fd Does networking with other artists and developing community have much bearing on your life as an artist and if so, how does it inform your work and process? 

Many of my friends are artists, musicians or other creative types. I am drawn to them as they are to me out of interest in each others art and processes. For me, it is important to have a network of people who understand why I do what I do, why I work so hard. They understand me and encourage me when I forget what I am doing and give me the opportunity to do the same. However, with regard to my work and my process, other people have little to no bearing.

fd What are some of your long term goals for your painting career?

I want to paint as much as I can. I would love to have the exhibitions, accolades, and sales that come with success, but the painting itself is the most important thing to me, as I don’t know how to be happy without doing it. Painting is a completely integrated part of my life. My approach is to let the career develop as it will. All the career advancements that come my way have done so because of relationships I have built with others out of genuine interest. I am not in some big hurry to get somewhere. I will have the career that I have. I do the things I do in a natural way. I take what comes and don’t try to force outcomes. That’s not to say that I am not proactive as I am very disciplined in my approach. I just know that things will happen without me setting the agenda.

I say boy     Oil on canvas 36″ x 36″ 2009

For more about Humphries’ work, visit her 1000 Markets shop here. Web: http://www.constancehumphries.com Blog: http://www.steplikeagiant.com Twitter: http://twitter.com/constanceh LinkedIn: http://www.linkedin.com/in/constancehumphries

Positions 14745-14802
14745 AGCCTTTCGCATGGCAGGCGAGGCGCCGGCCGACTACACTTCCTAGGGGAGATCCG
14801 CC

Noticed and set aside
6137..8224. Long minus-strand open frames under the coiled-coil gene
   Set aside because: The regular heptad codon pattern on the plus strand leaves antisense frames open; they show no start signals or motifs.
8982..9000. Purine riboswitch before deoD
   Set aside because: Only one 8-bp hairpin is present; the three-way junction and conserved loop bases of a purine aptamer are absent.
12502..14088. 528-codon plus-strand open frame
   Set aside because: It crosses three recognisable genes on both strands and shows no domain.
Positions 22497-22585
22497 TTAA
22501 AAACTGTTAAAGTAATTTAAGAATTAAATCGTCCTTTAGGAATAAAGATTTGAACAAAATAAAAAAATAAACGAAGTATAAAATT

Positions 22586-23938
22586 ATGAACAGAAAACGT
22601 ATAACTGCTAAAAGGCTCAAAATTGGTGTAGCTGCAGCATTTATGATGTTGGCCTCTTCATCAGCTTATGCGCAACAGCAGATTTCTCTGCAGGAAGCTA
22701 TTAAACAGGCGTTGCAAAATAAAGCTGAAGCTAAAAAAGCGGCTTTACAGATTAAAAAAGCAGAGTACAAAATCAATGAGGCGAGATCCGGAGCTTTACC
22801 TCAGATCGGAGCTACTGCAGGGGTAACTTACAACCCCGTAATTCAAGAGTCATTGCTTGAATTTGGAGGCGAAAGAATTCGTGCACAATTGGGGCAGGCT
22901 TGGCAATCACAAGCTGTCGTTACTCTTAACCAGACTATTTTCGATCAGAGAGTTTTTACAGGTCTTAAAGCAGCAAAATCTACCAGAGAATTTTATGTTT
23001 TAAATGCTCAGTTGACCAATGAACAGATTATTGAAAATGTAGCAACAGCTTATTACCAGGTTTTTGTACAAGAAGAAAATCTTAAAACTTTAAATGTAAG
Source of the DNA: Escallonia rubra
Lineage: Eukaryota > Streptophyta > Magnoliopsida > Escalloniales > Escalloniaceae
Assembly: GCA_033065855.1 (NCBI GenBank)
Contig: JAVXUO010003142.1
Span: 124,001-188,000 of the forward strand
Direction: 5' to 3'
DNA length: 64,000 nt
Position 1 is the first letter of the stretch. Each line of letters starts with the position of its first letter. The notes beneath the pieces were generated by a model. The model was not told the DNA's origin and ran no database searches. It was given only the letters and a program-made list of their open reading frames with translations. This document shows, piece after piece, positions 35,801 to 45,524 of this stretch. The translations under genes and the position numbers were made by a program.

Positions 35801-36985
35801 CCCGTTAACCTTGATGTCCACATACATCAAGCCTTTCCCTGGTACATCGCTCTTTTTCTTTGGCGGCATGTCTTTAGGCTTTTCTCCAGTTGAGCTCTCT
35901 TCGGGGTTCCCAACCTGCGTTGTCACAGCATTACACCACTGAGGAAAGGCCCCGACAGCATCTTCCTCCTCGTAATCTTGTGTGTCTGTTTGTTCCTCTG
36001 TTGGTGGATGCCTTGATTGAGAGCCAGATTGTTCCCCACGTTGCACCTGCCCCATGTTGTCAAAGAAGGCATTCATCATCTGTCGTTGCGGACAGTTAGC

This entry was posted in Interviews and tagged , , , , , , , . Bookmark the permalink.

2 Responses to Interview with Constance Humphries

  1. Ali Hossaini says:

    Thanks for introducing me to Ms. Humphries’ intriguing and poetic work. I enjoyed the interview, and I found a telling resonance between her painting, which I like very much, and her musical influences. Jazz, minimalism and Arvo Part are part of my regular playlists, so there’s probably a connection, on some deep aesthetic level, between those musicians and the high abstraction of her paintings.

  2. Victoria says:

    Quite a few painters have used music while painting. Not sure if she does, but I definitely have work inspired by and often directly related to jazz, especially.

    Vasily Kandinsky’s first love was music, and many of his works reflect the source. He referred to his series ‘Compositions’ as the ‘new symphonic construction’ in painting.

Leave a Reply

Your email address will not be published. Required fields are marked *

You may use these HTML tags and attributes: <a href="" title=""> <abbr title=""> <acronym title=""> <b> <blockquote cite=""> <cite> <code> <del datetime=""> <em> <i> <q cite=""> <strike> <strong>